Early in 1928 with deep snow Nora and I went on the motorcycle with the Bellamys (Rita, Erdwick and his wife and the children) to Walton Hill with toboggans. Quite a slippery ride on frozen roads to get there, not worth it really.

Then in the Spring the talking pictures came to the cinema, with Al Jolson's "Singing Fool". Nora and I went to the Futurist at Birmingham and waited in long queues for over three hours to see it. It was great. Then the King's Hall put on the first full length talking picture "The Trial of Mary Dugan" which was a real spell-binder and endeared us to this form of entertainment (later named "the talkies") until the coming of television. This was the golden age of the cinema and many of those early films have become classic examples of the cine art with many British actors becoming world famous: George Arliss, Basil Rathbone, Tom Walls, Ralph Lynne, James Mason, Cicely Courtledge, Jack Hulber, etc and including Cedric Hardwicke (Sir Cedric) who in his early years had been photographed many times in my father's studio with his sister Sylvia.

After I left, some new faces appeared on the church choir, notably my friend George Wassell (tenor). On the Easter Monday of 1928 Nora and I went on a long ride on the motorcycle to Llangollen for the whole day starting early in the morning with our packed lunch basket. We wandered round the town and climbed the very steep hill to the "Castell of Dinas Bran".

On the following day we went to Clent and climbed Walton Hill with the motorcycle spending most of the day there with the usual packed lunch basket. This 1928 summer we spent several times in the summer heat with the motorcycle on the Walton Hills.

After March, regular meetings of the carnival committee began to be held in the Congregational hall and different events, concerts, competitions etc. were organised and prizes arranged. One of the events arranged was to start off the week with a great meeting of all the churches, chapels and Sunday schools to be held in the Spout fields on the Sunday afternoon. An evening concert was organised for one night in the Temperance Hall; a children's sports meeting in the middle of the week was to be held on the Lye Cricket Ground; individual clubs were to hold their own events - all these leading up to the grand procession on the Saturday afternoon after judging of exhibits and awarding of prizes.

In June we had a day at Church Stretton where we travelled as far as the motorcycle could go up the Carding Mill Valley. Then came the great week of the Hospital carnival. What a busy time it was for all. There were events taking place every day following on from the Sunday service in the Spout fields which many hundreds of people attended. I can still remember the opening hymn which was "Jesus shall reign where'er the sun". The vicar, C.M. Stuart King, several of the nonconformist ministers and the Salvation Army band took part on that lovely sunny afternoon.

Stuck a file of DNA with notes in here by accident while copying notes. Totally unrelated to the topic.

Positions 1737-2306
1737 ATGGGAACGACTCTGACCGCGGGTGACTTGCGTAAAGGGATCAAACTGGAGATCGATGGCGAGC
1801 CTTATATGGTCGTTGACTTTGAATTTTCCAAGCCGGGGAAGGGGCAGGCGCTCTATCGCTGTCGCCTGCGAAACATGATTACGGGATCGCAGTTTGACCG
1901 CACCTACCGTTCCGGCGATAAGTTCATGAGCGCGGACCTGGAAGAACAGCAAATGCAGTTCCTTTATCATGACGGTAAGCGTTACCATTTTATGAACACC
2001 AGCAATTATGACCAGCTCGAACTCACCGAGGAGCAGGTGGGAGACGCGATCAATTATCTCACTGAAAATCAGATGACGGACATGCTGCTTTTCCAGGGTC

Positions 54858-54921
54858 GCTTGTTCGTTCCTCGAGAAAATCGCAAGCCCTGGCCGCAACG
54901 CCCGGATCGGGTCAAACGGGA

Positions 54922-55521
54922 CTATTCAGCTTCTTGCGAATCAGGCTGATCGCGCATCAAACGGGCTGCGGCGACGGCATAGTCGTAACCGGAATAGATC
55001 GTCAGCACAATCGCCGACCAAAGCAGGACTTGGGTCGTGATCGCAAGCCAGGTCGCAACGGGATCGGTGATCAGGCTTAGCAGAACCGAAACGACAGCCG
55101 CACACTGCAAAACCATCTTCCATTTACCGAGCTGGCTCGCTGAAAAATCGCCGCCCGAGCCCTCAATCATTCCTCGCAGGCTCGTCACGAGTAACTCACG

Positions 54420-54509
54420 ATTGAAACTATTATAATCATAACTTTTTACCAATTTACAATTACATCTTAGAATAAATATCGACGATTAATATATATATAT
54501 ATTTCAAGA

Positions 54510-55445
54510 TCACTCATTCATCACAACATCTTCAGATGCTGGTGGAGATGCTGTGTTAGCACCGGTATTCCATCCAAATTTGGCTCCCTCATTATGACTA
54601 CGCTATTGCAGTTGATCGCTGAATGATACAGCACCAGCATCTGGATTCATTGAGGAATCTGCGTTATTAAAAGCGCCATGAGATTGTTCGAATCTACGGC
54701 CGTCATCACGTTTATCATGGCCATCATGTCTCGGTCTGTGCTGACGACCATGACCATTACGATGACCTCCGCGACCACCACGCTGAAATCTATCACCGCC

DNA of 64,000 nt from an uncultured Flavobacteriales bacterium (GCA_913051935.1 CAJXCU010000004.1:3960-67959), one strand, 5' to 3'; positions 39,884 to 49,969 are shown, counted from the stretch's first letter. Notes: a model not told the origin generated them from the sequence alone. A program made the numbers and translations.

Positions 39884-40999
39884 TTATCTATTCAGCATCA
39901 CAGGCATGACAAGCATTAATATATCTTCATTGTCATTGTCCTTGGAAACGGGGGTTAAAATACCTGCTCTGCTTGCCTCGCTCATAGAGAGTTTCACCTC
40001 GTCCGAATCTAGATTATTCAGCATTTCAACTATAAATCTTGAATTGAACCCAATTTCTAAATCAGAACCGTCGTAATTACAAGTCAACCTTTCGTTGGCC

Many events were held in the week organised separately by bowling, cricket and other clubs. On the Wednesday evening all the schools marched down the High Street to the cricket ground and it was quite a moving and colourful occasion to see around three thousand children all in fancy dress. Many of the costumes were of paper, for these were the days of poverty before the country had recovered from the disasters of the 1914 war and unemployment was high. The fine weather and the large number of events on the cricket ground combined to make this a very happy evening for everyone.

Bill on his motorcycle dressed for the carnival

Never before (or since) had the Lye cricket ground seen so many thousands of people. The manager of the local cinema "The Temp" had a film made of the whole of the procession and the events on the cricket ground which gave a vivid impression of what a vast affair the schools had put on.

Then came the great day when the procession was to take place on the Saturday afternoon. Hundreds of flags, banners and bunting were placed across the High Street and a remarkable film was made of the whole procession and all of the hundreds of individually decorated pedestrians, which is now in the National Film Archive.

Several short runs into the country were made, into Kinver, Stanford Bridge, Tenbury and the immediate countryside but the motorcycle had to be overhauled and tidied up for the August holiday when all the family were going to Llandudno for a week and Nora and I would be travelling there on it.

There are several photographs of the 1928 carnival procession in Denys Brooks's book.

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Copyright © A.H.Pardoe and W.D.Pardoe 1991